One misconception is the principal of a 100-year, or 500-year flood plain and what that actually means. A 100-year flood plain doesn’t mean that it only floods once every hundred years it means that annually there is a 1 in 100 chance that it may flood or a 1% chance (500-year flood plain: 1 in 500 or a .2% chance).
Ok, so what does NFIP flood coverage actually cover? Again, I would refer you to talking to your agent or you can visit https://www.fema.gov/media-library-data/1449522308118-6752c210f65aed326a9ddf4a0ddaca1f/F-122_Dwelling_SFIP_102015.pdf and download the dwelling form to review coverages. The quick answer is that there are coverages up to a max available limit of $250,000 with limited coverage in basements (as defined by the NFIP) of 17 items plus cleanup (page 4 of 26 and page 5 of 26) and restrictions as to when personal property is covered or not. Bottom Line Flood insurance thru the NFIP is designed to help you get back on your feet, not necessarily put you back in the same position you were before the flood. There are other private options, Lloyds of London for example, that you may be able to purchase coverage thru, if you qualify, that can typically provide broader coverage. Do the math on your scenario to see if having flood is the right solution for you. Now that the should've is out of the way, let's talk about how you can get back on your feet from here.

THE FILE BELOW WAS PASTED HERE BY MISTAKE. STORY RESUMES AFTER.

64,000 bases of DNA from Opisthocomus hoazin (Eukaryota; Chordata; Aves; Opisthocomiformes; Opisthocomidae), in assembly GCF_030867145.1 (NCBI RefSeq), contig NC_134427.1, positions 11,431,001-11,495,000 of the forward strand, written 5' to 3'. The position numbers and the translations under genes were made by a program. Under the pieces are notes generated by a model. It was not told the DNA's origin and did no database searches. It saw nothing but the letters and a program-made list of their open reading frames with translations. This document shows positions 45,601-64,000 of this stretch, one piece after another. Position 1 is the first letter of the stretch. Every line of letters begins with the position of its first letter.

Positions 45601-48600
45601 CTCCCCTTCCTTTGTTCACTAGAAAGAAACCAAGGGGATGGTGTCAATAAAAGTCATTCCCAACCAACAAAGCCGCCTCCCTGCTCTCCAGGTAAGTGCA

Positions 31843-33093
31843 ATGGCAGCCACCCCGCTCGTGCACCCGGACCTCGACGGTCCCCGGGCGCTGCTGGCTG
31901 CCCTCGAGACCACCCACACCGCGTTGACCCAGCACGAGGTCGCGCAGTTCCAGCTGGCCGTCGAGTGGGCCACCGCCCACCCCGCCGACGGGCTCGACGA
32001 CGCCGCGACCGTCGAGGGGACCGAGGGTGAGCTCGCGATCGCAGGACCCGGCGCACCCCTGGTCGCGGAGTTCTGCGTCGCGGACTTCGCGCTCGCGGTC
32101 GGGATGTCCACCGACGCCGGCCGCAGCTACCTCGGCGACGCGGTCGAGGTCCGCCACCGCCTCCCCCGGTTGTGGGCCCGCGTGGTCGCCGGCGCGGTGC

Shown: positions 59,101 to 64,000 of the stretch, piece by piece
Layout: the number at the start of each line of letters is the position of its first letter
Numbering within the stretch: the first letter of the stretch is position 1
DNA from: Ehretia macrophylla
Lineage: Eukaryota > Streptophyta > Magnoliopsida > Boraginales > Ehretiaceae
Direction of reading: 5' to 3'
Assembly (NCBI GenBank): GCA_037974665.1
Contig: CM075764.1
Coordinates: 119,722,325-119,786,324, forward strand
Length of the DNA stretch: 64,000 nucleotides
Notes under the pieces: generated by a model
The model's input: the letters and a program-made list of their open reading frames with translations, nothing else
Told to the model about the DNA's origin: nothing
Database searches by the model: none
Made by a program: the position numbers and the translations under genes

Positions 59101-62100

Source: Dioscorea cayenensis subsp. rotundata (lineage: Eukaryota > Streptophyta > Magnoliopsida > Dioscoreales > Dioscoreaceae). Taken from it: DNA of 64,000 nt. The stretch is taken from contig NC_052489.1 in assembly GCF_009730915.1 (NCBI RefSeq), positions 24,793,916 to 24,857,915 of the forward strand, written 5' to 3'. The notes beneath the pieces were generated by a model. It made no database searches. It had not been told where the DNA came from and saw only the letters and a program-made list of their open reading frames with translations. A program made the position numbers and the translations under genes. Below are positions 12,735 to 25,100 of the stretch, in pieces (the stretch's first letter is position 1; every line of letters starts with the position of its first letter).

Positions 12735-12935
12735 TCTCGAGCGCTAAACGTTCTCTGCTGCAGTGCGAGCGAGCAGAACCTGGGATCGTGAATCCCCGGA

If you do have a flood policy and coverage, follow these steps:
- Set up your Claim – Call your agent and set up a flood claim
- Document Damages – It's important that you document the damages before you clean and tear anything out. The first thing a flood adjuster is going to do is determine if there is a condition of flooding. This is where having videos and photos of the flood water will make that easy… if you don’t have photos ask your neighbors.
- The next thing will be determining how high the water was both outside and inside your home. Now, there is a good chance that there is going to be a waterline on both the outside and inside of the house. Be sure to take photos of this waterline with a tape measure and showing the tape on the ground up to the waterline. Ideally, don’t clean the line until your adjuster has documented the line.
- Mitigate Damages – It is the homeowner’s responsibility to mitigate damages, meaning if you have wet drywall you will more than likely need to get it removed before it starts to mold.
- Make sure to consult with your adjuster prior to removing anything and be sure to document everything with photos. Take overview photos of every room and waterline photos in every room so the adjuster can easily determine how high the water was. Make sure you can see that the tape measure is on the floor and how high the water line is off the floor.
- If you have contents that were damaged, be sure to document what room they were in with photos, document what the item is and if there are serial numbers write them down for the adjuster. You can remove the items from the room but don’t throw them away until your adjuster has had the opportunity to inspect them or unless your adjuster instructs you otherwise.
- The worst losses I saw occurred when people didn’t mitigate damages, meaning they didn’t remove wet items from their home and didn’t get air movers/fans set up, and as a result mold grew.
- If your elderly or need help, ask for it! Talk to your neighbors or church groups and ask for help documenting and removing damaged/wet items from the home.
*** Most importantly think about your Outcome, How can I get back on our feet? and Be proactive!